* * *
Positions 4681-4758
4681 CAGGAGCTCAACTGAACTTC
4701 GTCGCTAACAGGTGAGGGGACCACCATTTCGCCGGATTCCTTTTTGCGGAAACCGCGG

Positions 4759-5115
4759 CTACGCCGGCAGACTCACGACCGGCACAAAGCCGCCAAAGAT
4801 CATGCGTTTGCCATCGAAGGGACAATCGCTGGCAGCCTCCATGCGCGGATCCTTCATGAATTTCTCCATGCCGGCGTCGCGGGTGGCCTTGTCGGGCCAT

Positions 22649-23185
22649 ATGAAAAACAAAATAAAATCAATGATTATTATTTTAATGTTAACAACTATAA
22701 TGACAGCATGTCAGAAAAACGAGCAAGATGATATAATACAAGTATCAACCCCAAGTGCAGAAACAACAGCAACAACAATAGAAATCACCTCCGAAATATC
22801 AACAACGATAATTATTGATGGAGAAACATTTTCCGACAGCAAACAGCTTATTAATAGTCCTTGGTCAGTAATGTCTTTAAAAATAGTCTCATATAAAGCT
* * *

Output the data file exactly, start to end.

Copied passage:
Positions 4681-4758
4681 CAGGAGCTCAACTGAACTTC
4701 GTCGCTAACAGGTGAGGGGACCACCATTTCGCCGGATTCCTTTTTGCGGAAACCGCGG

Positions 4759-5115
4759 CTACGCCGGCAGACTCACGACCGGCACAAAGCCGCCAAAGAT
4801 CATGCGTTTGCCATCGAAGGGACAATCGCTGGCAGCCTCCATGCGCGGATCCTTCATGAATTTCTCCATGCCGGCGTCGCGGGTGGCCTTGTCGGGCCAT

Positions 22649-23185
22649 ATGAAAAACAAAATAAAATCAATGATTATTATTTTAATGTTAACAACTATAA
22701 TGACAGCATGTCAGAAAAACGAGCAAGATGATATAATACAAGTATCAACCCCAAGTGCAGAAACAACAGCAACAACAATAGAAATCACCTCCGAAATATC
22801 AACAACGATAATTATTGATGGAGAAACATTTTCCGACAGCAAACAGCTTATTAATAGTCCTTGGTCAGTAATGTCTTTAAAAATAGTCTCATATAAAGCT